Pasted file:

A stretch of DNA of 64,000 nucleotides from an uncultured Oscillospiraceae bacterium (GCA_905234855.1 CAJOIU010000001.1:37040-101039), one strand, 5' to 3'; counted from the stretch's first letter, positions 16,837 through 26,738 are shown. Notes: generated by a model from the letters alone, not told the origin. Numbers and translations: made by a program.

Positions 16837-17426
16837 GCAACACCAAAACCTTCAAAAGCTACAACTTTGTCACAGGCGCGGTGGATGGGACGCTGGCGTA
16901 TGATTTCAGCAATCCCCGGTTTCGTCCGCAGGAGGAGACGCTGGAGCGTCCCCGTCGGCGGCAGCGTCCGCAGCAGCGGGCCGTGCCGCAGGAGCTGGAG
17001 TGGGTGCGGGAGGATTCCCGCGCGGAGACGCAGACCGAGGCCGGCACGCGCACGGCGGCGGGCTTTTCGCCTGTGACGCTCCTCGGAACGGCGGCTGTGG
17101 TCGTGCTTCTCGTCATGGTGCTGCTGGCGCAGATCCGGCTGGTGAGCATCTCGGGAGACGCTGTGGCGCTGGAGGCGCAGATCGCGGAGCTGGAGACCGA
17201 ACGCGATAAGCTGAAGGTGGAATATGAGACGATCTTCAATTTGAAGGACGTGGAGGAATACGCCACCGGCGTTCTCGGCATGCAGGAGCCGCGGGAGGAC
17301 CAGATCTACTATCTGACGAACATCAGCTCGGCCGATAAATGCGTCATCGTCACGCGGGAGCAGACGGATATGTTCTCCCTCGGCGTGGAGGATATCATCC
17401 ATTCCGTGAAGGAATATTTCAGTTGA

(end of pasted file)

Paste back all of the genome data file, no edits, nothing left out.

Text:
A stretch of DNA of 64,000 nucleotides from an uncultured Oscillospiraceae bacterium (GCA_905234855.1 CAJOIU010000001.1:37040-101039), one strand, 5' to 3'; counted from the stretch's first letter, positions 16,837 through 26,738 are shown. Notes: generated by a model from the letters alone, not told the origin. Numbers and translations: made by a program.

Positions 16837-17426
16837 GCAACACCAAAACCTTCAAAAGCTACAACTTTGTCACAGGCGCGGTGGATGGGACGCTGGCGTA
16901 TGATTTCAGCAATCCCCGGTTTCGTCCGCAGGAGGAGACGCTGGAGCGTCCCCGTCGGCGGCAGCGTCCGCAGCAGCGGGCCGTGCCGCAGGAGCTGGAG
17001 TGGGTGCGGGAGGATTCCCGCGCGGAGACGCAGACCGAGGCCGGCACGCGCACGGCGGCGGGCTTTTCGCCTGTGACGCTCCTCGGAACGGCGGCTGTGG
17101 TCGTGCTTCTCGTCATGGTGCTGCTGGCGCAGATCCGGCTGGTGAGCATCTCGGGAGACGCTGTGGCGCTGGAGGCGCAGATCGCGGAGCTGGAGACCGA
17201 ACGCGATAAGCTGAAGGTGGAATATGAGACGATCTTCAATTTGAAGGACGTGGAGGAATACGCCACCGGCGTTCTCGGCATGCAGGAGCCGCGGGAGGAC
17301 CAGATCTACTATCTGACGAACATCAGCTCGGCCGATAAATGCGTCATCGTCACGCGGGAGCAGACGGATATGTTCTCCCTCGGCGTGGAGGATATCATCC
17401 ATTCCGTGAAGGAATATTTCAGTTGA